While we were in the highlands, participant Gregg Recer took this view of Antisana Volcano from Papallacta Pass.

BLUE-NECKED TANAGER (Tangara cyanicollis) – The most common tanager of the trip.
BERYL-SPANGLED TANAGER (Tangara nigroviridis)
BLUE-BROWED TANAGER (Tangara cyanotis)
TURQUOISE TANAGER (Tangara mexicana)
PARADISE TANAGER (Tangara chilensis) – They were always a joy to see; for sure, they are one of the most attractive tanagers in the whole group.
BAY-HEADED TANAGER (Tangara gyrola)
GOLDEN-EARED TANAGER (Tangara chrysotis)
SAFFRON-CROWNED TANAGER (Tangara xanthocephala)
FLAME-FACED TANAGER (FLAME-FACED) (Tangara parzudakii parzudakii) – This subspecies has more red on the face than the ones on the west.
GOLDEN TANAGER (Tangara arthus)
SWALLOW TANAGER (Tersina viridis)
BLACK-FACED DACNIS (BLACK-FACED) (Dacnis lineata lineata)

This tiny beauty is a Rufous-crowned Tody-Flycatcher, just one of many small flycatchers we saw, but surely one of the prettiest! Photo by participant Francois Grenon.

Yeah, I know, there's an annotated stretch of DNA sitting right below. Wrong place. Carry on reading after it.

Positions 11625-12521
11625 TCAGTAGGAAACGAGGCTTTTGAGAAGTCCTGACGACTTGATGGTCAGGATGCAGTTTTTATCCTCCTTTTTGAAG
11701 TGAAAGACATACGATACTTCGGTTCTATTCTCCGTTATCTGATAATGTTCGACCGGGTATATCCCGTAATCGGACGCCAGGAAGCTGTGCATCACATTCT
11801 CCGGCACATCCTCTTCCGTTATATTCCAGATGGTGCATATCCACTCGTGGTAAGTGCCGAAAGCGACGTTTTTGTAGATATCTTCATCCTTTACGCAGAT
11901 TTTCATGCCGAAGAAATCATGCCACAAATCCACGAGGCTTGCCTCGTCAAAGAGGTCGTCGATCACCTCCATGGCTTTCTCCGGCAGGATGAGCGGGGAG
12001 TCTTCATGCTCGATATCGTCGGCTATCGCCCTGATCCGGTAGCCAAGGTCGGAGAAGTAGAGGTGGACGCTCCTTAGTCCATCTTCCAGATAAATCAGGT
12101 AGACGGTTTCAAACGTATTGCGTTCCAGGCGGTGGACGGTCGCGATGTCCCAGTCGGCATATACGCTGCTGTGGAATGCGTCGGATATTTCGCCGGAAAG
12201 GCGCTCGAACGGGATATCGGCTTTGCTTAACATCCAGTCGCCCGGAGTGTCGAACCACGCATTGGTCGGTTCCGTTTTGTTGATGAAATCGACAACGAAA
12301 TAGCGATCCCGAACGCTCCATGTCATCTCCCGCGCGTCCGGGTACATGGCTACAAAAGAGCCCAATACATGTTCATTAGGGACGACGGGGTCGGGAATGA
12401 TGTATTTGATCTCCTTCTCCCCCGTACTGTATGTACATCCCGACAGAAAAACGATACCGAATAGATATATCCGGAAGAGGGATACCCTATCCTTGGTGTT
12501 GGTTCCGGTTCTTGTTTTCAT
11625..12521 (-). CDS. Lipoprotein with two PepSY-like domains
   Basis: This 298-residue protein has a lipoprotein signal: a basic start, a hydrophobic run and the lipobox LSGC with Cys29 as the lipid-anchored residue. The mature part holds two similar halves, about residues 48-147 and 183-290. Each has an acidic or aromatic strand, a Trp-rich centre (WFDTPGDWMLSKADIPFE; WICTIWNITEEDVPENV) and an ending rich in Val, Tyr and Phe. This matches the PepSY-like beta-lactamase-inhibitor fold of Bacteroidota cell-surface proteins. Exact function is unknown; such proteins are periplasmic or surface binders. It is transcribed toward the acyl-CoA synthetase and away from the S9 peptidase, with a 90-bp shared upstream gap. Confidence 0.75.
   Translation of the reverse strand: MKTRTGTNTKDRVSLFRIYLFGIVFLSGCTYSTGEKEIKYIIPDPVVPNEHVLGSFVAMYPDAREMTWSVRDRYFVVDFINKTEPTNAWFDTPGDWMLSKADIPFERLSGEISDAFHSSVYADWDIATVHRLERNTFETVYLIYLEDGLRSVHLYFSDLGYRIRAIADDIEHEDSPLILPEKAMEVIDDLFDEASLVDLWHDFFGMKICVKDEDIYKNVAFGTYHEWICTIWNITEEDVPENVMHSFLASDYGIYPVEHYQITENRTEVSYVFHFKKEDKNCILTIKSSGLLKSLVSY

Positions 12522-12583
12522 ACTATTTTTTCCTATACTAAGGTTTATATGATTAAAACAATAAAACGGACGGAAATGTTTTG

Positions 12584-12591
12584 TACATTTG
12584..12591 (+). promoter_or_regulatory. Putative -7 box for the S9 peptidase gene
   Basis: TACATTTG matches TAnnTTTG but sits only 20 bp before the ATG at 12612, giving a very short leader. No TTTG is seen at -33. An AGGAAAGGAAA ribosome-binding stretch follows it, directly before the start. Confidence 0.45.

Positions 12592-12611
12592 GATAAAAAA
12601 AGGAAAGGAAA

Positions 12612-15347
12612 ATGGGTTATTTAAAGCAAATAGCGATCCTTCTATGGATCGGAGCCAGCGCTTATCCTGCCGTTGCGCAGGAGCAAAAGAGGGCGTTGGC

BLUE DACNIS (Dacnis cayana)
PURPLE HONEYCREEPER (Cyanerpes caeruleus) – Blue males with yellow socks were seen a few times.
GREEN HONEYCREEPER (Chlorophanes spiza)
GOLDEN-COLLARED HONEYCREEPER (Iridophanes pulcherrimus) – One of the regular visitors to the fruiting cecropias at the lodge in Wildsumaco.
CINEREOUS CONEBILL (Conirostrum cinereum)
BLACK FLOWERPIERCER (Diglossa humeralis)
RUSTY FLOWERPIERCER (Diglossa sittoides)
DEEP-BLUE FLOWERPIERCER (Diglossa glauca) – This very dark blue flowerpiercer with a very distinctive yellow eye was nice to see.